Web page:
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Is it better (performance …) to pass parameters as array

template<typename Number>
static int solveQuadraticFunction(Number* dst, const Number* src)
{
  Number a=src[0], b=src[1], c=src[2];
  // …
}

or the "standard" way

template<typename Number>
static int solveQuadraticFunction(Number* dst, Number a, Number b, Number c)
{
  // …
}
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I don't see you'd gain anything from passing them as an array, unless they're already in one. Your stack variables you're declaring are going to be using the same memory and invoke the same copy construction that you get from passing the values normally. The array solution only adds overhead. –  forsvarir Apr 26 '11 at 12:08

6 Answers 6

up vote 2 down vote accepted

Probably not.

It depends on the arrangement of the arguments before the call. In the former case, you're requiring that the arguments be arranged into an array before the call, which might already be the case, or it might not; if it is already the case, and there are a large number of arguments, then it may be more optimal simply because it doesn't require the values to be assembled on the stack. However, it might result on the values simply being copied from the array onto the stack inside the called function instead of outside it, depending on how you then access the arguments (the specific example you give looks problematic: you define local variables and assign them from array elements; local variables typically live on the stack, though the compiler may be able to optimize them away).

Of course if the argument are not already arranged in an array before the call, then there is no gain (and there is probably at least a slight penalty) because you have to find somewhere to store the arguments as an array - which might involve memory allocation/deallocation - and then the arguments must be accessed indirectly via a pointer, which also has a slight cost.

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All questions regarding performance here wind up having the same answer - implement both solutions and time them. Having said that, I can''t see any reason the array version would be significantly faster or slower, but it sure is less convenient and less readable.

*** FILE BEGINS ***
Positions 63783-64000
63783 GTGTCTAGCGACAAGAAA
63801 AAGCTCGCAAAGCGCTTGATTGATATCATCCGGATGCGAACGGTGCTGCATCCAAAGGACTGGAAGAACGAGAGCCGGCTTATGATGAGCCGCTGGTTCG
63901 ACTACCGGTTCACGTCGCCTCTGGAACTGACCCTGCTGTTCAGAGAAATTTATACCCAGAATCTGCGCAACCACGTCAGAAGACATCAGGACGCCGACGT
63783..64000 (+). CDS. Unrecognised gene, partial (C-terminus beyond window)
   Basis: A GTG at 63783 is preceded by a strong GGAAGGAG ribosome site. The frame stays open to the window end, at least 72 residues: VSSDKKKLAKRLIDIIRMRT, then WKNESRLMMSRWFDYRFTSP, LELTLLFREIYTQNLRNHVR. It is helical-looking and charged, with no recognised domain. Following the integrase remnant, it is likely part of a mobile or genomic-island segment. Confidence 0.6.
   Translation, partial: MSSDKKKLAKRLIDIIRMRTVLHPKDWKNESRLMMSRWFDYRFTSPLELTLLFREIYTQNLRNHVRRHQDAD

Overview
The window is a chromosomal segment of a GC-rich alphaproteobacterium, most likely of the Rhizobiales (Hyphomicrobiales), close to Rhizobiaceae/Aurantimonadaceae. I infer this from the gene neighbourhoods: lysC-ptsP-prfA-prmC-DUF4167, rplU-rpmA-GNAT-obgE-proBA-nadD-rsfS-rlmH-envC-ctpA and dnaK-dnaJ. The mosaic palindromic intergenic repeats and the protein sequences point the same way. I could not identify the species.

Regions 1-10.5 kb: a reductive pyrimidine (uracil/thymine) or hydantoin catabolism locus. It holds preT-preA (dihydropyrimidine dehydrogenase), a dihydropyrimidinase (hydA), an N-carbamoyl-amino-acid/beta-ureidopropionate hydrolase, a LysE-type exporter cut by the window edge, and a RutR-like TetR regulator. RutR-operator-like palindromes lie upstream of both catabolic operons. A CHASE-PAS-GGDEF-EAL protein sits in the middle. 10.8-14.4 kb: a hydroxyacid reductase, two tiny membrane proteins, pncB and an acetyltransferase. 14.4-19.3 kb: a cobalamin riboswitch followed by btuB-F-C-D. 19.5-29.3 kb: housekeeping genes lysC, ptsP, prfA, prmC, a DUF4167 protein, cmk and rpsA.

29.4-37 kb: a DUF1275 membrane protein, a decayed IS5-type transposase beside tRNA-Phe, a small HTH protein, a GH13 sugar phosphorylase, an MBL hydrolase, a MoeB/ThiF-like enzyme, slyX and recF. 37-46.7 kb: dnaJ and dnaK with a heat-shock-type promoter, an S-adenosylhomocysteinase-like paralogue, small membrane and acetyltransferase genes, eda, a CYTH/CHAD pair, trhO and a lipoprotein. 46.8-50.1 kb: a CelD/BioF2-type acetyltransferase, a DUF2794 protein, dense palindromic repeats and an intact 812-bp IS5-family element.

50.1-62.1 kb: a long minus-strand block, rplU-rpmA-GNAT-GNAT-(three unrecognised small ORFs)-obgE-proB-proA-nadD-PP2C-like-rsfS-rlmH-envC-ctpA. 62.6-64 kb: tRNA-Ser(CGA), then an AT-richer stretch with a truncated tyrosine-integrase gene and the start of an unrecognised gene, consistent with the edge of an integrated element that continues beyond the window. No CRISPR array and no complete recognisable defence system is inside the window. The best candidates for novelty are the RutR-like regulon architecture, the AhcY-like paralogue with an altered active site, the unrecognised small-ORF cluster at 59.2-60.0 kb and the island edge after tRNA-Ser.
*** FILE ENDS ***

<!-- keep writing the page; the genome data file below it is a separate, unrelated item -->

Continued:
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I doubt you'll see any difference in performance; given appropriate optimization settings and inlining, the compiler should be able to decide which one to use.

The second option should be preferred when there's a small number of arguments, since it allows the compiler to check the number of items passed in.

(But concerning your example, be sure to use references: Number const &a=src[0], &b=src[1], &c=src[2]. These will be optimized away by any half-decent compiler.)

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You will be pushing 2 more variables onto the stack when you call the second method than the first.

But it probably makes very little difference unless this was running in a very tight loop.

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This depends on many things and is of course hardware/platform-dependent. In general, for many parameters (> 4) the array method is probably more efficient. If the parameter type doesn't fit into a CPU register, passing as an array should always be more efficient.

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Ofcourse it's better to pass the address of the first element rather than pushing all the elements. You can either pass the pointer or the array by reference as below:

template<typename Number, unsigned int SIZE>
static int solveQuadraticFunction(Number* dst, Number (&src)[SIZE])
{
  // … src is passed by reference
}
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